Discovery documents: Why is a witness eating one?

First: what is this thing called “Discovery” anyway? It is two things: a stage in a lawsuit, and the documents produced by that stage in the lawsuit.

The discovery stage of a lawsuit begins usually just after the complaint has been filed and served, and the defendant has hired a lawyer and has answered the complaint.

At that point, the plaintiff’s lawyer (usually the plaintiff goes first at this stage, and the defendant follows with his own discovery demands) compiles a legal document called a Discovery Demand, and sends it to the defendant’s lawyer. The Demand lists specific and general categories of documents, a/k/a evidence the plaintiff believes that the defendant has in his possession,  that will help the plaintiff prove her case.

Gimme this, gimme that.

Sounds kind of bizarre, doesn’t it? We plaintiffs are demanding that “our” defendants help us provide proof of our contentions so we can win our case. And the rules say that defendants have to comply, or else.

(If you’re pining to read New York’s very, very, very long CPLR Section 3101, use the link under Sites of Interest in the right column of the home page of Sidebar. Advice: you’ll get the essence from the first sentence.) (And the “or else” warning you can read about in the linked article. For his part, the ex-cop who might get the “or else” — in his case a two-week jail sentence — stated that it was no prob. He’d bring pajamas and a toothbrush.)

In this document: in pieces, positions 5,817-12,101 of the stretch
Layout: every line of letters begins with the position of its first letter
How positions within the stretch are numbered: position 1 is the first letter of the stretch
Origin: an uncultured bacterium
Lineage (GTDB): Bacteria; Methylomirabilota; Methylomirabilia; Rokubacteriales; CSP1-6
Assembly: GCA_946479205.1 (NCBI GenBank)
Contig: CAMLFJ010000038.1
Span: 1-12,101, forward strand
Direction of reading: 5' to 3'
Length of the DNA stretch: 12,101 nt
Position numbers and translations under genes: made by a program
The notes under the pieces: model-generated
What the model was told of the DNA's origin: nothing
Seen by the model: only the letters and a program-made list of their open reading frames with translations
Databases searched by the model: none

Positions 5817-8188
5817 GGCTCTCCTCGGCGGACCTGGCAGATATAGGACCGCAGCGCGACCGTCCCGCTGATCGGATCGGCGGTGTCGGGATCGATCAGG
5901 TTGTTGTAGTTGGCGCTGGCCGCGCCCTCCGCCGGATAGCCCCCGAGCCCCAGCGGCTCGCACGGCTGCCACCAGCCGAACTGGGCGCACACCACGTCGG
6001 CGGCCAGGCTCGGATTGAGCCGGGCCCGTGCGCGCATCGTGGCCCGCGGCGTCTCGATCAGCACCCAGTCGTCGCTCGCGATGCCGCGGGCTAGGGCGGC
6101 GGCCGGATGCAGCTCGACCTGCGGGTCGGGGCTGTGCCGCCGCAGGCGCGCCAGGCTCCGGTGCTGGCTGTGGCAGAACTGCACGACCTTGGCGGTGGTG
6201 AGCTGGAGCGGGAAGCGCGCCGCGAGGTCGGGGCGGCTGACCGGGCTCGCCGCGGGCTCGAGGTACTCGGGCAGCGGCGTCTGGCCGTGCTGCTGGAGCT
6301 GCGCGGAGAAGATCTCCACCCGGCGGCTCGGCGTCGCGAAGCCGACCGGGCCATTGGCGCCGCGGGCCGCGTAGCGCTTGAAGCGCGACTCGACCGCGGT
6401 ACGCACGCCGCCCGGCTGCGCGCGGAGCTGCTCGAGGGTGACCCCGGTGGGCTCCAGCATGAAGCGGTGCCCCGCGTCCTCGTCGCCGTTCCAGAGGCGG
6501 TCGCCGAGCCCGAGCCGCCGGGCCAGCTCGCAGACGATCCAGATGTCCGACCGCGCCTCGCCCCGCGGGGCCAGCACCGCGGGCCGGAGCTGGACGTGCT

(a) Generally. There shall be full disclosure of all matter material and necessary in the prosecution or defense of an action, regardless of the burden of proof – See more at: http://codes.lp.findlaw.com/nycode/CVP/31/3101#sthash.kMNsGWaB.dpuf
(a) Generally. There shall be full disclosure of all matter material and necessary in the prosecution or defense of an action, regardless of the burden of proof – See more at: http://codes.lp.findlaw.com/nycode/CVP/31/3101#sthash.kMNsGWaB.dpuf

Richard Masten, an ex-police chief now with Miami-Dade crime stoppers, sitting on the witness stand (in Florida, again; why does everything crazy or rotten happen in Florida? Oh, that’ s not so, of course. A lot of bad things happen in Texas. And other places. But mostly in the South)… anyway, Richard Masten, ex-police chief, sitting on the witness stand in a criminal case, refused to turn over first to the defendant’s lawyer and then to the judge evidence of an anonymous crime-stopper call that led to the arrest of the defendant on trial.

Why and what happened I leave to the marvelous Lowering the Bar (with photos of this guy sitting on the witness stand chewing away): “Bound by Honor to Defy a Judge … and Eat a Document” – Lowering the Bar.

Much more, and much more serious, about discovery: how one single lawyer discovered what he needed to bring about the General Motors revelations.

I’ve written before about “smoking guns” among discovery documents. The above story is about another one.

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